The Principles of Programming research group at Maynooth University
specialises in the static analysis and verification of
programs and programming languages.
We exploit a variety of
techniques, such as parsing, meta-modelling, model-checking and
deductive program verification to increase the reliability of software
systems. Our work has applications in software reliability, program
comprehension and model-driven engineering.
The group's interests extend from software engineering tools
and techniques, right through programming language design, down to the
implementation of compilers and
programming language processors. We have a strong interest
in the formal underpinnings of programming languages, and much of our
work has links with formal methods in program design and
analysis, such as software specification, refinement, verification and
programming language semantics.
Research Positions Available (October 2021):
We are currently seeking one post-doctoral researcher (36 month contract) and one PhD student (Eur 102000 over 4 years) to work on the MAIVV:Modular AI Verification and Visualisation (2021-2025) project
The principal researchers in the group are
- Associate Professor
- Assistant Professor
- Senior PostDoctorate Researcher
- PostDoctorate Researcher
- PhD Student (supervised by Rosemary)
- PhD Student (co-supervised by Rosemary and
- PhD Student (supervised by Rosemary)
- one of the founders and a principal researcher in the Principles of Programming research group was an expert in
specification and program analysis, with a particular emphasis on the foundations of software engineering, including metamodelling and
language design. His contributions continue to inspire our research.
The formal MU list for
VALU3S (2020-2023), designs and implements process workflows and tools for improving the time and cost needed in verification and validation of automated systems. Funded by Enterprise Ireland and H2020 ESCEL, MU is collaborating with United Technology Research Center (UTRC) to improve workflows and tools for verification and validation of an aircraft engine controller.
MAIVV:Modular AI Verification and Visualisation (2021-2025), researching scalable techniques for software development that guarantee software dependability, even when deep learning techniques are employed by developers. We focus on a methodology to verify properties of hybrid systems with mixed discrete and continuous dynamics, and associated software tooling to integrate this with existing verification frameworks. Led by Dr Rosemary Monahan in collaboration with Professor Barak Pearlmutter.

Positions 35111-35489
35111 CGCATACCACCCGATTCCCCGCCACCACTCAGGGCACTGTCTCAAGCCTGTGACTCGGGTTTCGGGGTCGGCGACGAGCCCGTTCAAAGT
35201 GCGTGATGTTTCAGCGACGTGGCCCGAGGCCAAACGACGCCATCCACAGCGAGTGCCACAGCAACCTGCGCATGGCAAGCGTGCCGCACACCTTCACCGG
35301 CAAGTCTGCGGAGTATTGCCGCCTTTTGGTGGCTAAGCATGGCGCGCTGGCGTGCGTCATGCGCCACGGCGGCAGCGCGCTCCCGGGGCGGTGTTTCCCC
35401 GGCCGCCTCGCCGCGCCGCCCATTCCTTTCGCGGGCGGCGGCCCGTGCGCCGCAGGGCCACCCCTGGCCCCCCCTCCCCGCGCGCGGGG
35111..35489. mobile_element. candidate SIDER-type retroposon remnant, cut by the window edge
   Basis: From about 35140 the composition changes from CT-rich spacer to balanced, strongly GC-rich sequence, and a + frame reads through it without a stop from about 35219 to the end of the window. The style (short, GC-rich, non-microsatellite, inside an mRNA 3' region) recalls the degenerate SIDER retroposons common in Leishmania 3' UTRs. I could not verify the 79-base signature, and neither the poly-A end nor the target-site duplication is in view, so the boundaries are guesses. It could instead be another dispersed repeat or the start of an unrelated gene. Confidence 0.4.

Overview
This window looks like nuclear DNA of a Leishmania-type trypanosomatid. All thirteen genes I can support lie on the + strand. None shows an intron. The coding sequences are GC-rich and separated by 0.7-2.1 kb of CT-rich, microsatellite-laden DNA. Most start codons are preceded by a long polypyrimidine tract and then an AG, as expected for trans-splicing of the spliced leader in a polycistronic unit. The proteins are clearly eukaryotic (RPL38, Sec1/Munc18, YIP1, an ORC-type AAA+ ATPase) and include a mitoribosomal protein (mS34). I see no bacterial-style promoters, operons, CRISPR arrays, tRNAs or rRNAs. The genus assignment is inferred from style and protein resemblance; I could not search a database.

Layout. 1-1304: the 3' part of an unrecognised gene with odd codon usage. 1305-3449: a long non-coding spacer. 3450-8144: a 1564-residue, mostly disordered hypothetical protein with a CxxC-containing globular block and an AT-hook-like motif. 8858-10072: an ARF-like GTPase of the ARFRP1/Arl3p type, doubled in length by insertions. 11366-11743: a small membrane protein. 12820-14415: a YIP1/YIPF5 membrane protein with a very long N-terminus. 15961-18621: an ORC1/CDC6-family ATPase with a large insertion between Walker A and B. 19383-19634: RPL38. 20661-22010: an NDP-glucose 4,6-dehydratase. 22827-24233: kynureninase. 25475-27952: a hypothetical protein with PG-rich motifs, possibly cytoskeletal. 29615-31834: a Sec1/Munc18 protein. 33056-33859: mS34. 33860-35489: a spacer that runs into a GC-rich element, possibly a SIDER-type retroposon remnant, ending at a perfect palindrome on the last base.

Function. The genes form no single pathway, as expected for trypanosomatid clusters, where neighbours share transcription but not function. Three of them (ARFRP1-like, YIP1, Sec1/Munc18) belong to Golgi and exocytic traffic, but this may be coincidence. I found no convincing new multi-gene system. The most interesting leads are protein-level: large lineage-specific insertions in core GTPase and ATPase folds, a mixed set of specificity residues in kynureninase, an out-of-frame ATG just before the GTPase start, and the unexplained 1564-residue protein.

A Constructive Framework for Software Specification and Refinement (2019-2023), builds on our mathematical foundation for model-driven software engineering, and provides a well-developed formal infrastructure to ensure the usability and the integrity of the approach.
A Multi-dimensional Model of Interpreted Language Power Consumption (2020-2022), examines interpreted language performance and focus on the integration and synthesis of models from a high level code perspective, through to their intermediate representations, the virtual machines that provide platform independence, and across the juncture between these virtual machines and the processor core.
Work by Marie Farrell on using the theory of institutions to give a
semantics for the Event-B specification language resulted in
Code and data are available from her
Research by Andrew Healy on selecting SMT solvers for the Why3 system
is summarised in his
EPTCS paper, and
available from his
Work by Zheng Cheng on verifying ATL transformations is described in
journal paper, and his current work is available from his
For program specification and refinement we use the
Event B modelling language and
also the Why3 environment. These
sit atop a number of theorem-proving tools, but we make most use of
the Z3 SMT solver and
the Coq proof assistant.
We have also used Maude for
for algebraic specification and modelling.
For language and model transformations we use
the Rascal Metaprogramming Language,
or ATL for rule-based model
transformation, and thus
EMF for metamodelling and code generation.
Alumni: POP graduates
- Marie Farrell, Event-B in the Institutional Framework: Defining a
Semantics, Modularisation Constructs and Interoperability for a
Specification Language, PhD. Thesis, Dept. of
Computer Science, Maynooth University, October 2017.
- Andrew Healy, Predicting SMT solver performance for software verification,
MSc. Thesis, Dept. of Computer Science, Maynooth
University, October 2016.
- Keith Ó Dúlaigh, A Model Driven Approach for Refactoring Heterogeneous
Software Artefacts, MSc. Thesis, Dept. of
Computer Science, Maynooth University, February 2016.
- Zheng Cheng, Formal Verification of Relational Model Transformations using
an Intermediate Verification Language, PhD. Thesis,
Dept. of Computer Science, Maynooth University, September 2015.
- Jagadeeswaran Thangaraj, Adding Ownership Constraints to OCL to automatically generate
Spec# skeletons, MSc. Thesis, Dept. of
Computer Science, Maynooth University, August 2015.
- Hao Wu, Automated Metamodel Instance Generation Satisfying
Quantitative Constraints, PhD. Thesis, Dept. of Computer
Science, NUI Maynooth, October, 2013.
- Jacqueline A. McQuillan,
Using Model Driven Engineering to Reliably Automate the
Measurement of Object-Oriented Software,
PhD. Thesis, Dept. of Computer Science, NUI Maynooth, March,
- Mark Hennessy, A test-driven development strategy for the construction of
grammar-based software, PhD. Thesis, Dept. of
Computer Science, NUI Maynooth, October, 2006.
- Áine Mitchell, An Empirical Study of Run-Time Coupling and Cohesion Software
Metrics, PhD. Thesis, Dept. of Computer Science,
NUI Maynooth, October, 2005.
- Gareth Carter,
Support tools for Object Oriented Software,
MSc. Thesis, Dept. of Computer Science, NUI Maynooth, July 2005.